Caroline Boyd is an independent filmmaker based in Philadelphia, PA. She is currently working on pre production for an upcoming web series and will be volunteering at the Philadelphia Film and Animation Festival from September 27-29.
I think it’s the possibility to tell stories over a longer duration. You can go deeper. Television is fascinating. As a filmmaker, you generate hours of material that you really have to work hard to turn it into 90 minutes. You lose a lot of things. The story becomes very mathematical. A protagonist has a want, or a need—he or she goes after the want. It’s very act 1, 2, 3. You try to make it all disappear, but that kind of propulsion shapes most theatrical films, but television has a different shape and offers so much more freedom to explore characters and possibilities.
"I am (and I have always been) a weird guy. And my mind doesn’t function completely in the real world. I have to have, every day, abstract myself into a language of fable and monsters to try to manage and understand - at the world means. I interpret the good and the bad in our lives through monsters and parables that I find help me grasp who we are, or how we can make sense of this life we have. And to compliment that, my office, every morning I leave my family home and I go to my office, which consists largely of 11,000 square feet of books and weird objects of art, and I am constantly inspired by the paintings surrounding me, the objects surrounding me, or the books I have read or read every day. It’s fun. And to finalize it, I would say, the final part of this is I think that in order to create movies, you should not solely be inspired by movies. It is important to enrich your storytelling language with every form of storytelling media that resonates with you. It can be a fairy tale, a classic book, or a video game, or a painting in a museum, it makes no difference, as long as it stimulates your storytelling drive.” - Guillermo del Toro from his Reddit AMA today.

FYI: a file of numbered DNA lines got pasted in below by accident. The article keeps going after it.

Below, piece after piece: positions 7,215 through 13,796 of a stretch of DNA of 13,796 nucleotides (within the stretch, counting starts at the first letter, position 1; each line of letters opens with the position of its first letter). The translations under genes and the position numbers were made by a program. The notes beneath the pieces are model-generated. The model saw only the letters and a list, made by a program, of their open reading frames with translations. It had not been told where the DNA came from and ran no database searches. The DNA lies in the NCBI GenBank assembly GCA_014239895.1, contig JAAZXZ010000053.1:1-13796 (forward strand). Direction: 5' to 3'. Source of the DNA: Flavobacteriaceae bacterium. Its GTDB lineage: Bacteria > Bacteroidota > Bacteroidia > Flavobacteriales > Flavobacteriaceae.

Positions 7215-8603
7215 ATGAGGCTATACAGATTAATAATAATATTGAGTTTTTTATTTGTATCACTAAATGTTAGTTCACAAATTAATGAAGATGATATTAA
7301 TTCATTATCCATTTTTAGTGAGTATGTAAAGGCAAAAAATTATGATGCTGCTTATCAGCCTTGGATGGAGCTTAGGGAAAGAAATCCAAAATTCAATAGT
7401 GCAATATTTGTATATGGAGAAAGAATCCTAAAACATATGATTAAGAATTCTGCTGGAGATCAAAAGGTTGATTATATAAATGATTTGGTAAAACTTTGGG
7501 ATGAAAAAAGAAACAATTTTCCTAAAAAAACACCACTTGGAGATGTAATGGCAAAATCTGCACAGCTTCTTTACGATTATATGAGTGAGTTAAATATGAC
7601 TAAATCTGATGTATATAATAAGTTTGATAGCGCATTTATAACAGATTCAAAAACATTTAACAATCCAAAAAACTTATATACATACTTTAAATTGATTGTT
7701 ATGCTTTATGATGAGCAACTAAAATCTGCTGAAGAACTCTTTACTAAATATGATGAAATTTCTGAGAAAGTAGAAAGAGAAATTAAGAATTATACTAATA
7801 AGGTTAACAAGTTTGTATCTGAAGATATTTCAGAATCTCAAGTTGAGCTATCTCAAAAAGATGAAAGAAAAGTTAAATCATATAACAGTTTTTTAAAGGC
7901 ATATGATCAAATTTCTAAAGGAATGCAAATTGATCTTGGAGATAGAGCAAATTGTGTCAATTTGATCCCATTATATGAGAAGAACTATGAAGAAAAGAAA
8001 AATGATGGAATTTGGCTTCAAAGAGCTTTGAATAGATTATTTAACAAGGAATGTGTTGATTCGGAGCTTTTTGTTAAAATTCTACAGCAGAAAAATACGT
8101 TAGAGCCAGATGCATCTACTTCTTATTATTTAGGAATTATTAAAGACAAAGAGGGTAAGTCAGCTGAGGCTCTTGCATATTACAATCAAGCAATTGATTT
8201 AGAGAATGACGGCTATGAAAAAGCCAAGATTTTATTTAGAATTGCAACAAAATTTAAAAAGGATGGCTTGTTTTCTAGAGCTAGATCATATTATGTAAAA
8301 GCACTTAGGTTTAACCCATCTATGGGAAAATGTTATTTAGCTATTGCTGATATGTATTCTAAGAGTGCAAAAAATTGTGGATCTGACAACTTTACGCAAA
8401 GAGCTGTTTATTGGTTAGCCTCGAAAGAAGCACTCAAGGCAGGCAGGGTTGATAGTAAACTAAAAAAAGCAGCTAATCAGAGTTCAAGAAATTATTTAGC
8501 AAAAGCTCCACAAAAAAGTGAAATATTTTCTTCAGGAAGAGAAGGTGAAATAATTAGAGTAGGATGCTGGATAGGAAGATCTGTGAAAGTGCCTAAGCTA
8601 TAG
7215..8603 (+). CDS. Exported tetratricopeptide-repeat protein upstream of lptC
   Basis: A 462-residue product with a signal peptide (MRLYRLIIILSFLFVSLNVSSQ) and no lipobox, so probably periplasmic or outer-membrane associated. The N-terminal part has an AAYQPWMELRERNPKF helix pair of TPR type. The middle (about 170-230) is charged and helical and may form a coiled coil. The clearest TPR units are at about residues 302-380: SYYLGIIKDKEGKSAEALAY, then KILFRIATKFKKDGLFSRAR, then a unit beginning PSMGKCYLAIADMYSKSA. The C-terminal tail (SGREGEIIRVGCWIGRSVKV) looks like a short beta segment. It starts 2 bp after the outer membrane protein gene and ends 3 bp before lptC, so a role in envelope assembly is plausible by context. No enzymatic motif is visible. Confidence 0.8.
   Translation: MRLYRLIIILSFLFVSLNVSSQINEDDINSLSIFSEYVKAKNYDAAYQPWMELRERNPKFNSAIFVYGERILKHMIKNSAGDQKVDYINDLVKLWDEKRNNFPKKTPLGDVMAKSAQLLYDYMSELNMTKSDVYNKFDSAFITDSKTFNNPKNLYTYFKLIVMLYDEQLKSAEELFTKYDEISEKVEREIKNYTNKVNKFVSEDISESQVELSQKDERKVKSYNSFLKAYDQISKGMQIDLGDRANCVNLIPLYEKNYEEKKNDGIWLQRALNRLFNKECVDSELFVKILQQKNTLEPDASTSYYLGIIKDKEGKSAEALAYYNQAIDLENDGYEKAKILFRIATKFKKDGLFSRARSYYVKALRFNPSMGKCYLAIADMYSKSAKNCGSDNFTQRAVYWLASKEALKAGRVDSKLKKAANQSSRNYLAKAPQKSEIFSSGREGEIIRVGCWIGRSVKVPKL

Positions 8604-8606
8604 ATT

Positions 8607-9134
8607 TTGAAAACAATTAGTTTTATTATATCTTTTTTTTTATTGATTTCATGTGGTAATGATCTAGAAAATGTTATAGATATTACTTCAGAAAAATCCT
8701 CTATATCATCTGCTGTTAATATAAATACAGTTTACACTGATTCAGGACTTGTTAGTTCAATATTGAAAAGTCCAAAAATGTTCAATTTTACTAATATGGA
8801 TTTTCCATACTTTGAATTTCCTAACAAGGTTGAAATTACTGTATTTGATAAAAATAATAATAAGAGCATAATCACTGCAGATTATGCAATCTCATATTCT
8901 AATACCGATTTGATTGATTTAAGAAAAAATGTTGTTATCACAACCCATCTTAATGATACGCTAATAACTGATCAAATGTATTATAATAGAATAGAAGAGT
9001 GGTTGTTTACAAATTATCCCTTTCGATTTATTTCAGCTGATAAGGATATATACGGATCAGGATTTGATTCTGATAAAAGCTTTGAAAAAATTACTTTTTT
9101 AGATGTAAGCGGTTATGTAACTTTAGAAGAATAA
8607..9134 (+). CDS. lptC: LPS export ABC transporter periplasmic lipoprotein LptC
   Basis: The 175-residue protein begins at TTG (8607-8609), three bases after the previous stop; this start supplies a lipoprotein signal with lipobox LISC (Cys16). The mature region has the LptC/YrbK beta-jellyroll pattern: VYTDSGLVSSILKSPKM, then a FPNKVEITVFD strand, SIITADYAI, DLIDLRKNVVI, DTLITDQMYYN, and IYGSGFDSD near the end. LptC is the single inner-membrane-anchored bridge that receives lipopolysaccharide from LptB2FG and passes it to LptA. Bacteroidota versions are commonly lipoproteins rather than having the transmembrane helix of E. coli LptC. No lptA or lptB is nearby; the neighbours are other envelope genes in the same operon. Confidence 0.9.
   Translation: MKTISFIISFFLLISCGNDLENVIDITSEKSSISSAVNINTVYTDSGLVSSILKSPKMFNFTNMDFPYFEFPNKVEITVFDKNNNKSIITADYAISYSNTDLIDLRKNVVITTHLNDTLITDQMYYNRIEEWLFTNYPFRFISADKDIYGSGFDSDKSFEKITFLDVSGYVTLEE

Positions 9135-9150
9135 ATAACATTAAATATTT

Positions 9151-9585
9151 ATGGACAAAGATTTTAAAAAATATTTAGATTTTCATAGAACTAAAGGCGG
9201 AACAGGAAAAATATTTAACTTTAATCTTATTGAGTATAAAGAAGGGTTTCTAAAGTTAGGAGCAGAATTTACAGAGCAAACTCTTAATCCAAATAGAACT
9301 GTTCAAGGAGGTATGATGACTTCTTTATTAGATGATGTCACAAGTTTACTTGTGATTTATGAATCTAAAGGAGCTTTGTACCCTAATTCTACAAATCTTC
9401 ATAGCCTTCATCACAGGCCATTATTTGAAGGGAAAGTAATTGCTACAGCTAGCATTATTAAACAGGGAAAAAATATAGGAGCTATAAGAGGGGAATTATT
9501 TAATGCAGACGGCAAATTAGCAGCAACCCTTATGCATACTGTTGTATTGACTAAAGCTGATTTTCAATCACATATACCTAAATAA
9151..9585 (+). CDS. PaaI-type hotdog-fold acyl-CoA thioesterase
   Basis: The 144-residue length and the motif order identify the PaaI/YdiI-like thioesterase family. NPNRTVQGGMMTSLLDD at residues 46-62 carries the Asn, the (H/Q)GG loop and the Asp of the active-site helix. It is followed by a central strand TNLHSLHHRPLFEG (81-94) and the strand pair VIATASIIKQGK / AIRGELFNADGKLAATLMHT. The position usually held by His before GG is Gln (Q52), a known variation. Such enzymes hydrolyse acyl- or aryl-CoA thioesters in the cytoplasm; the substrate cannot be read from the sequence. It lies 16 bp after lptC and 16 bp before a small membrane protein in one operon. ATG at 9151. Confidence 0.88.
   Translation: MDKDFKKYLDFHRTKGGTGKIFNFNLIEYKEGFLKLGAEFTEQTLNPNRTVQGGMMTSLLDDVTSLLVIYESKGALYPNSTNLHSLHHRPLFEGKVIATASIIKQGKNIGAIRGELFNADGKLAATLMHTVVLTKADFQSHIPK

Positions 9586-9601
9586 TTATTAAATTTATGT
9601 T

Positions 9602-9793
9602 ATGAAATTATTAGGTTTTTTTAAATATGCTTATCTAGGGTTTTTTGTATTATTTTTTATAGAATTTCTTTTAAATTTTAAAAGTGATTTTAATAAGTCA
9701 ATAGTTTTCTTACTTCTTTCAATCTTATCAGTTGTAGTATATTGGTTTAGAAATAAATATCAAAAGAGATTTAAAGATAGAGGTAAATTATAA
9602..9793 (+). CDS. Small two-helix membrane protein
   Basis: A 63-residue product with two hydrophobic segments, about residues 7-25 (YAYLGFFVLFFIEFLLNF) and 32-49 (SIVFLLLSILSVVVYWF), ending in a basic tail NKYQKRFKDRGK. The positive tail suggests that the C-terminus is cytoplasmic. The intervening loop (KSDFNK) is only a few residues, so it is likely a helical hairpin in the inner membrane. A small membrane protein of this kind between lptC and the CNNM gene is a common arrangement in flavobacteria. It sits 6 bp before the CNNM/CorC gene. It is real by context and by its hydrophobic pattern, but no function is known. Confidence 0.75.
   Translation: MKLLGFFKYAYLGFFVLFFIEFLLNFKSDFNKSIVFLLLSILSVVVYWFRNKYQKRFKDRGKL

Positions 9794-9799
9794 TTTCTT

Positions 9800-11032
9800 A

One of the most famous films never made, Napoleonwas a dream project for director Stanley Kubrick after the release of 2001: A Space Odyssey (1968), for which he won an Oscar for Special Effects. However, numerous factors (particularly the perilous financial situation of MGM) meant that…
We are thrilled to announce Henry Rollins as the voice of the Book 3 main villain, Zaheer. Henry did a brilliant turn in this role, taking it very seriously from the get-go, going so far as to conduct an in-depth interview about the character, his background, and his motivations with Mike and me on the phone while he was on a spoken word tour––all before he even recorded his audition. If you aren’t familiar with Henry (likely because you were born in the ’90s or ’00s), he is a legendary punk singer, actor, speaker, activist, and radio DJ. He had a hilarious role in our buddy Kurt Mattila’s co-directorial debut, Lies & Alibis. We heard from Kurt back then how incredibly friendly Henry is and what a pleasure he is to work with, and he exceeded even that glowing report. Hearing Henry’s tales of his fearless travels around the world is a real treat. As Mike says, “He actually is The Most Interesting Man In The World.”